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Disorders of excessive sleepiness. Treatment improves ability to stay awake but does not reduce sleepiness. FREE TO VIEW

R B Sangal; L Thomas; M M Mitler
Chest. 1992;102(3):699-703. doi:10.1378/chest.102.3.699
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Abstract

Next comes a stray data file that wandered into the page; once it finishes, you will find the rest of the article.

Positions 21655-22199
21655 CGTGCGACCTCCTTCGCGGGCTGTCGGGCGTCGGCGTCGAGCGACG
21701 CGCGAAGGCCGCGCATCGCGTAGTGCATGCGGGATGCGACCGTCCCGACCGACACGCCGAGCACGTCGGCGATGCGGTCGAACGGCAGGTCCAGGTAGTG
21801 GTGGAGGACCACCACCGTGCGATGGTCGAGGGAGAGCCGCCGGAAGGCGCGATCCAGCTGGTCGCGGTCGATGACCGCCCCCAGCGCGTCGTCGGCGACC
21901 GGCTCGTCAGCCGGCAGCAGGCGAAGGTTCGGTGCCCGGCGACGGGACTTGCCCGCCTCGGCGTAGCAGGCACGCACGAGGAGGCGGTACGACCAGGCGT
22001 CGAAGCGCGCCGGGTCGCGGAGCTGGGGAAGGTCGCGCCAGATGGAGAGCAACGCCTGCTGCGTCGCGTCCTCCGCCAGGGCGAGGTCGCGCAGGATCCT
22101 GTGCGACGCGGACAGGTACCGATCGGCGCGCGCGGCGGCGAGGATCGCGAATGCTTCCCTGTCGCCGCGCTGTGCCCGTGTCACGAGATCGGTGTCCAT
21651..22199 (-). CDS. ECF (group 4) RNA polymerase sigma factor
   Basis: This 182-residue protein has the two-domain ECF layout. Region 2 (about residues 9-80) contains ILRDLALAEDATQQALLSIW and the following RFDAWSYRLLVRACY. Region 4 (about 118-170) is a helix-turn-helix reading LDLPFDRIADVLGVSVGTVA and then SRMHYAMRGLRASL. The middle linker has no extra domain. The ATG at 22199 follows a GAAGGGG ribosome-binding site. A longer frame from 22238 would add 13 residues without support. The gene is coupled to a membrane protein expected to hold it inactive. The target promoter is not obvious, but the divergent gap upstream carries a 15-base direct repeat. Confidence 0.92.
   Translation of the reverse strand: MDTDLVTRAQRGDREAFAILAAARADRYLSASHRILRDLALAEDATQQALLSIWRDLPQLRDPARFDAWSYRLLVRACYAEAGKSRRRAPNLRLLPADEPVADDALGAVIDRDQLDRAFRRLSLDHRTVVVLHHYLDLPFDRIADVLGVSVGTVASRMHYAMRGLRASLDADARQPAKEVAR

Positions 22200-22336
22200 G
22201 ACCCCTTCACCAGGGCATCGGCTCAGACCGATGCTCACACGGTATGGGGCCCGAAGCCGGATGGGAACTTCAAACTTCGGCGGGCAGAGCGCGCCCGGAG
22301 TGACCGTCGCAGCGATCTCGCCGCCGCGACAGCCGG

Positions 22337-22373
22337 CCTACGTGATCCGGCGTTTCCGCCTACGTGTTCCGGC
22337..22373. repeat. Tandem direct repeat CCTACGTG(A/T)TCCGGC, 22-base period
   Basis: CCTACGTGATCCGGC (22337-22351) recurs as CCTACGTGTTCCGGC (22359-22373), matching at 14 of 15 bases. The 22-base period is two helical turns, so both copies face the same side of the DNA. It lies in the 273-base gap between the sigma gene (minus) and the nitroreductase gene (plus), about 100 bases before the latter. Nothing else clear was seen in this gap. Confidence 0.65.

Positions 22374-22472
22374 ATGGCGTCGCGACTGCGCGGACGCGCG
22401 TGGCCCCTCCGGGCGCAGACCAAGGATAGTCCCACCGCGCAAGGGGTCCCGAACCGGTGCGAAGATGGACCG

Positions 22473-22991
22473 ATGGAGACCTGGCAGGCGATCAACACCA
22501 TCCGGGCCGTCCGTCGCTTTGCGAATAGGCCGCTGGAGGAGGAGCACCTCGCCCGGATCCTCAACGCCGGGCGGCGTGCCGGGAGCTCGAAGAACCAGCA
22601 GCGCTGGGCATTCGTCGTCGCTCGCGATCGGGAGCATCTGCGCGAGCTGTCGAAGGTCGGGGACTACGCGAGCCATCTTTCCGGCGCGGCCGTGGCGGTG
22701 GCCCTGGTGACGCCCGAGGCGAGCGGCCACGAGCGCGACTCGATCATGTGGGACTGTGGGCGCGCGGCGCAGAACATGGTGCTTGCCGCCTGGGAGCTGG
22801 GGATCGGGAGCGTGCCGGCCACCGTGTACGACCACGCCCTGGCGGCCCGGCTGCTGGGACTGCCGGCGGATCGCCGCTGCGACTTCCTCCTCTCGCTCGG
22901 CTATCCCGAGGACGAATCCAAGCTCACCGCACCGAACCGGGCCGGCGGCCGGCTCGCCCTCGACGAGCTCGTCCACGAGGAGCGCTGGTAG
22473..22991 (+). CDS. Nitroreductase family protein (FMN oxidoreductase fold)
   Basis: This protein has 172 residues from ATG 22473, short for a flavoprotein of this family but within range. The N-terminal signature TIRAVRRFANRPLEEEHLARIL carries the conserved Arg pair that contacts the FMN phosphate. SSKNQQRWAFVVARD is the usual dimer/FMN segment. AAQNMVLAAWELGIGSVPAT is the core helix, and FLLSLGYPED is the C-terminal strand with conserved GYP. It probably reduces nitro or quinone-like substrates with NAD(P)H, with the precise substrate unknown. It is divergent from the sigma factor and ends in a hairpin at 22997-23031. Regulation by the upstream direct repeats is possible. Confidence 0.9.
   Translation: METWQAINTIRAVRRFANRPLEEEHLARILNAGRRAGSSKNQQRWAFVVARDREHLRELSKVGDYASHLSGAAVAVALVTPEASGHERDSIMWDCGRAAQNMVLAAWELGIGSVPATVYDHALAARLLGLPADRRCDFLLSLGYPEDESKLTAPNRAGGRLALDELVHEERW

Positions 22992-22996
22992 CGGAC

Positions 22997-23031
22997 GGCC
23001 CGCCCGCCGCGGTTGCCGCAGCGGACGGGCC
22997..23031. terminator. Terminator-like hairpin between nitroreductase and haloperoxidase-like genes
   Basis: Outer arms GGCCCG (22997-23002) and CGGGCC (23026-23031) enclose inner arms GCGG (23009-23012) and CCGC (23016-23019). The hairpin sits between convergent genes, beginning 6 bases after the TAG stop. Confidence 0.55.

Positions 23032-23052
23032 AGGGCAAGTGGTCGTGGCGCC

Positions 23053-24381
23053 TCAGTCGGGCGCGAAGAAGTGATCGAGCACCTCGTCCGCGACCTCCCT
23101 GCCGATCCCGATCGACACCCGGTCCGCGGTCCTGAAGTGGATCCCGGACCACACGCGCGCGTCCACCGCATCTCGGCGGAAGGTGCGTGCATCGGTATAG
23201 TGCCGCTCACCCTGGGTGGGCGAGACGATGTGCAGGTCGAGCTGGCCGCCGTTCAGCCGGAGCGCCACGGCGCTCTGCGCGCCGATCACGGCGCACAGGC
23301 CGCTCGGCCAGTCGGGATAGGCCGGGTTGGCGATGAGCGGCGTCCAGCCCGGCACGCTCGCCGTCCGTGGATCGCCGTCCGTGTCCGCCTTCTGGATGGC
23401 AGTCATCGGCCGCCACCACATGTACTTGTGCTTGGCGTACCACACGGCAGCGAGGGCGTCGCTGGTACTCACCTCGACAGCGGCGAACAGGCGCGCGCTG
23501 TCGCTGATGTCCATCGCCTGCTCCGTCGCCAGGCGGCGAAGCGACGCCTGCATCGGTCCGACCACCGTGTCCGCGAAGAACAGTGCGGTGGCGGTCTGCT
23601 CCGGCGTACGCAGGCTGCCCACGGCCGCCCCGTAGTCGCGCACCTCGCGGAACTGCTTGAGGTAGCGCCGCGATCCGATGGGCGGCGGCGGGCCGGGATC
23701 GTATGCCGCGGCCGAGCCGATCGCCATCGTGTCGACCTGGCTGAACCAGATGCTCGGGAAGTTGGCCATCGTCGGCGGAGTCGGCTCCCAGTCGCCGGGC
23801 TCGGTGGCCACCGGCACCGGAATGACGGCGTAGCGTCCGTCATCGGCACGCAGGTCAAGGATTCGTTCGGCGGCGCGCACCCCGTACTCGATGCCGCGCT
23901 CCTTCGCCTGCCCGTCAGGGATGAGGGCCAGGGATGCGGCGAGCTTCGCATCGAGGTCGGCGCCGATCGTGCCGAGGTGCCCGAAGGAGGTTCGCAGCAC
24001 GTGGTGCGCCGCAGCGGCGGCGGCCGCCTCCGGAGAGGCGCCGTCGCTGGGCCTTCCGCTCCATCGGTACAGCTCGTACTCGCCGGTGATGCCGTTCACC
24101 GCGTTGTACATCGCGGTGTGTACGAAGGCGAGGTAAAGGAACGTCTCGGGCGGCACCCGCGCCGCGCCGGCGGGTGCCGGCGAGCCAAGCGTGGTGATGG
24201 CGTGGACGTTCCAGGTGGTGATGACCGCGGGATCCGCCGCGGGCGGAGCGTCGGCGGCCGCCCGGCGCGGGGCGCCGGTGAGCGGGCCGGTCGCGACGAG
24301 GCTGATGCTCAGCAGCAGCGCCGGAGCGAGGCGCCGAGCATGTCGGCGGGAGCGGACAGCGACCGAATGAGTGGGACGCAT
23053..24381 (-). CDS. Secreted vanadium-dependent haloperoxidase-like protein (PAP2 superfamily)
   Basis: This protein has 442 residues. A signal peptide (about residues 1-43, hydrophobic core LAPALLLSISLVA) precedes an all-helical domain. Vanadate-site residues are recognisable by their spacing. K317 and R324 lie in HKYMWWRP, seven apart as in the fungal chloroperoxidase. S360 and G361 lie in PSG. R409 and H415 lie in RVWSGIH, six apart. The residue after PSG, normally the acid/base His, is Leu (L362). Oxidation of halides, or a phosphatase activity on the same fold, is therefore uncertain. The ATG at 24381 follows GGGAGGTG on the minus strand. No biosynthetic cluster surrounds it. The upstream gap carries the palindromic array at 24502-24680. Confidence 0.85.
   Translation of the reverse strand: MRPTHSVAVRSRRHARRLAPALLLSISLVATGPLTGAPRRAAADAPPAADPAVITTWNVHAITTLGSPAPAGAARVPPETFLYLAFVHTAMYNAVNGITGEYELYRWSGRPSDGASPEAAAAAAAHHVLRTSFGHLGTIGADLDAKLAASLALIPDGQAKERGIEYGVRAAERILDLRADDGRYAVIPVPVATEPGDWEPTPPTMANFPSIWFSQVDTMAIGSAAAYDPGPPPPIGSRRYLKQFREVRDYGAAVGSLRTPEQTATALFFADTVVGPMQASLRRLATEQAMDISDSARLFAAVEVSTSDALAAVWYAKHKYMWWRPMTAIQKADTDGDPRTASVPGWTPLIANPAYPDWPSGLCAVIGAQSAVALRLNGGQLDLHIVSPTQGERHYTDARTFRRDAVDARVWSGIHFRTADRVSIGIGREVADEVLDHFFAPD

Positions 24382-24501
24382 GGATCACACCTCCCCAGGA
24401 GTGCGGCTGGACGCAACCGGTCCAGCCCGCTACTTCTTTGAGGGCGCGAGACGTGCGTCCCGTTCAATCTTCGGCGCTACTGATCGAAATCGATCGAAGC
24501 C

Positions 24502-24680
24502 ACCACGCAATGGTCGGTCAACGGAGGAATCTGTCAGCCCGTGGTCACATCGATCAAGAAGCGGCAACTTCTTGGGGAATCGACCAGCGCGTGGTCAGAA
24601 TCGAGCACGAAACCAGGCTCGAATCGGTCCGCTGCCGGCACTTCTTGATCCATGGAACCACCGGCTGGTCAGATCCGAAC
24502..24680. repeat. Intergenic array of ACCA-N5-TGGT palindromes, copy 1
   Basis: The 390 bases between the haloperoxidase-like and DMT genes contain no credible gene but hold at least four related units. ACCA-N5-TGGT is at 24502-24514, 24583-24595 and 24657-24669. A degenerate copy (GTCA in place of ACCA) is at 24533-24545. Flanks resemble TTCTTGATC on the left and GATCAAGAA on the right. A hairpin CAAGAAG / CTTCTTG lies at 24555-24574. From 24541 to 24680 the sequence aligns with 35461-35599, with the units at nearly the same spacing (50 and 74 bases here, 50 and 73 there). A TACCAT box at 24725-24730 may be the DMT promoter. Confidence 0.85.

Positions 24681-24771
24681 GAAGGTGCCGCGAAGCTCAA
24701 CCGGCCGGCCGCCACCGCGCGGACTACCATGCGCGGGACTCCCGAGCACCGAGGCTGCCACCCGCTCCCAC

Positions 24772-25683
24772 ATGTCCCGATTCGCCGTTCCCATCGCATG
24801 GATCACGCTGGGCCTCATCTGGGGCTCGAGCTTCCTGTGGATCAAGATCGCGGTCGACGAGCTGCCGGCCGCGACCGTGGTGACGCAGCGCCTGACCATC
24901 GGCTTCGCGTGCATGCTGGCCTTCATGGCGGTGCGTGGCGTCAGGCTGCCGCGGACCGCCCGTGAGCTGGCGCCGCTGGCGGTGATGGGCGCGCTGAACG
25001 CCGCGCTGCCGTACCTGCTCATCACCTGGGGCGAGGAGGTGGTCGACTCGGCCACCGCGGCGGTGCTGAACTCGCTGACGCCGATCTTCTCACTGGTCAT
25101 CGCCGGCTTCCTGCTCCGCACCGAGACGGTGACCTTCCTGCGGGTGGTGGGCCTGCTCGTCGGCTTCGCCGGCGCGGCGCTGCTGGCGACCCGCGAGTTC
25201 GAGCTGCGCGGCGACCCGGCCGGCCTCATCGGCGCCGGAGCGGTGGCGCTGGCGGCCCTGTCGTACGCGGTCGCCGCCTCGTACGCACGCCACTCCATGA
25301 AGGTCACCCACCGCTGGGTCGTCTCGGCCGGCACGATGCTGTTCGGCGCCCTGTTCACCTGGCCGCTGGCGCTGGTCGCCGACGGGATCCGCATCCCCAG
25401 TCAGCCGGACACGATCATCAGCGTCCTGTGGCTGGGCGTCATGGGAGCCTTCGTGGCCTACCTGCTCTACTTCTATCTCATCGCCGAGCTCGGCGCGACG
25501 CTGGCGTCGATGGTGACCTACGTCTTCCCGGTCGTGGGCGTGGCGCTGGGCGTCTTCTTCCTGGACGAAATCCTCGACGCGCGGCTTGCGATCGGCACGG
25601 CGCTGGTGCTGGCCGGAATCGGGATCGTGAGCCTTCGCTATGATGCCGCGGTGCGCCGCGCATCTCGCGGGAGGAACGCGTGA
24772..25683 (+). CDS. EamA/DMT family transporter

A total of 47 patients with sleep disorder (36 male and 11 female) with a mean age of 47.5 +/- 15 years were evaluated for daytime symptoms with a Multiple Sleep Latency Test (MSLT) and a Maintenance of Wakefulness Test (MWT) given on the same day--once at the time of their diagnostic evaluation and again after one to six months of treatment. The MSLT and MWT data are consistent with the notion that sleep tendency, as measured by the MSLT and ability to remain awake, as measured by the MWT, represent different physiologic processes. Data show a marked treatment-related improvement in ability to stay awake as measured by the MWT and no treatment-related improvement in sleepiness as measured by the MSLT. We conclude that there is a heterogeneous subpopulation of patients with sleep disorders whose symptoms of daytime sleepiness will show no treatment-related improvement in daytime symptoms if they are evaluated only by the MSLT. We suggest that, since ability to stay awake (and not ability to fall asleep) is a requisite for all job-related duties, an objective, physiologically based test such as the MWT should be used to assess the impact of sleep disorders in cases where there is a clinical concern about fitness to drive or work.


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